If you have had a tiring week, just 10 minutes of simple massage at home can do wonders to rejuvenate your mind and body, suggests a new research.
All you need to do is find someone to do that for you.
Even ten minutes of simple rest increases relaxation, albeit to a lesser degree than massage, showed the research published in the journal Scientific Reports.
This study indicates that massage is an easy-to-apply intervention that can boost the body’s principal engine for relaxation – the parasympathetic nervous system (PNS) – and also lead to a reduction in perceived mental stress.
The discovery that massage is effective on the level of both psychology and physiology via the PNS may pave the way for future studies on understanding the role of relaxation on stress.
“We are very encouraged by the findings that short periods of dis-engagement are enough to relax not just the mind but also the body,” said study first author Maria Meier from the University of Konstanz in Germany.
“You don’t need a professional treatment in order to relax. Having somebody gently stroke your shoulders, or even just resting your head on the table for ten minutes, is an effective way to boost your body’s physiological engine of relaxation.”
Stress is known to have negative consequences for health and disease.
However, our bodies have an inbuilt regenerative system, the PNS, to ward off stress during times of threat.
Launching a relaxation response is thus key to protecting our health and restoring balance in our body.
Massage has been used to improve relaxation, yet no systematic approach exists to robustly confirm its effect on the PNS and whether or not this could be used as rehabilitation for patients suffering from stress-related disease.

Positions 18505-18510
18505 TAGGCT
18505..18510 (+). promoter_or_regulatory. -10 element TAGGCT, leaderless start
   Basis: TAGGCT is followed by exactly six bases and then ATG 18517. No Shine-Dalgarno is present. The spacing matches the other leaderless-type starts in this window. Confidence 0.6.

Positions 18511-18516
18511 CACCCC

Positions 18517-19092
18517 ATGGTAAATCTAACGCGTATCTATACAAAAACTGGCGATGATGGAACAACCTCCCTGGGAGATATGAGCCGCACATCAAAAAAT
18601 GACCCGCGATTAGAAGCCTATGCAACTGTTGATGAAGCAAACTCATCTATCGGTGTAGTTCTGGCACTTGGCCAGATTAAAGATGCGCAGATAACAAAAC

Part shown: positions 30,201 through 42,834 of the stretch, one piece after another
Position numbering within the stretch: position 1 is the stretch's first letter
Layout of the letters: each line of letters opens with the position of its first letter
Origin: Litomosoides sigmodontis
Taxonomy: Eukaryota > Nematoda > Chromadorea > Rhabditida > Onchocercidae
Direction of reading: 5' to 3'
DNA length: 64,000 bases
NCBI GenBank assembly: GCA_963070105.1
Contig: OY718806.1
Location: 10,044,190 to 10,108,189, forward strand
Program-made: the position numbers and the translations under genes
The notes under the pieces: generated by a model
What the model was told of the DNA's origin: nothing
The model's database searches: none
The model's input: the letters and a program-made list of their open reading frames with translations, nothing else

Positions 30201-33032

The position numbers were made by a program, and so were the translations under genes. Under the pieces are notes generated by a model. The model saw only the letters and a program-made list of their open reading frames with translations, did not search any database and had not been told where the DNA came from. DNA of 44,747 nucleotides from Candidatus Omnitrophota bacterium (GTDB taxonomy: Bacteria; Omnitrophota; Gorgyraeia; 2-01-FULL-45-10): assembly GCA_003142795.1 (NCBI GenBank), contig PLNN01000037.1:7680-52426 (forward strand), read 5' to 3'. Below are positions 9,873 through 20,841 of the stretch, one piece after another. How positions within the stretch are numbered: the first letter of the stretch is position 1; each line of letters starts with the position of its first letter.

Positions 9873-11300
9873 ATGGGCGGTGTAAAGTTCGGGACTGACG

For the current study, the researchers developed a standardised approach for testing if tactile stimulation could improve mental and physical relaxation.
They applied two different ten-minute massages on human subjects in the laboratory to test.
A head-and-neck massage was designed to actively stimulate the PNS by applying moderate pressure on the vagus nerve, which is the largest nerve running to the PNS.
Then a neck-and-shoulder massage with soft stroking movements was designed to examine whether just touch can also be relaxing.
Finally, a control group of participants sitting quietly at a table was tested for the effect of rest without tactile stimulation.
Physiological relaxation was gauged by monitoring the heart rate of participants and measuring heart rate variability (HRV), which indicates how flexibly the PNS can respond to changes in the environment.
The higher the heart rate variability, the more relaxed is the body. Psychological relaxation was gauged by asking participants to describe how relaxed or stressed they feel.
Ten minutes of resting or receiving either massage resulted in psychological and physiological reduction in stress, said the study.
The physiological effect was more pronounced when participants received a massage, it added.
It was, however, not important whether the massage was soft or moderate — tactile contact in general seemed to improve the relaxation of the body.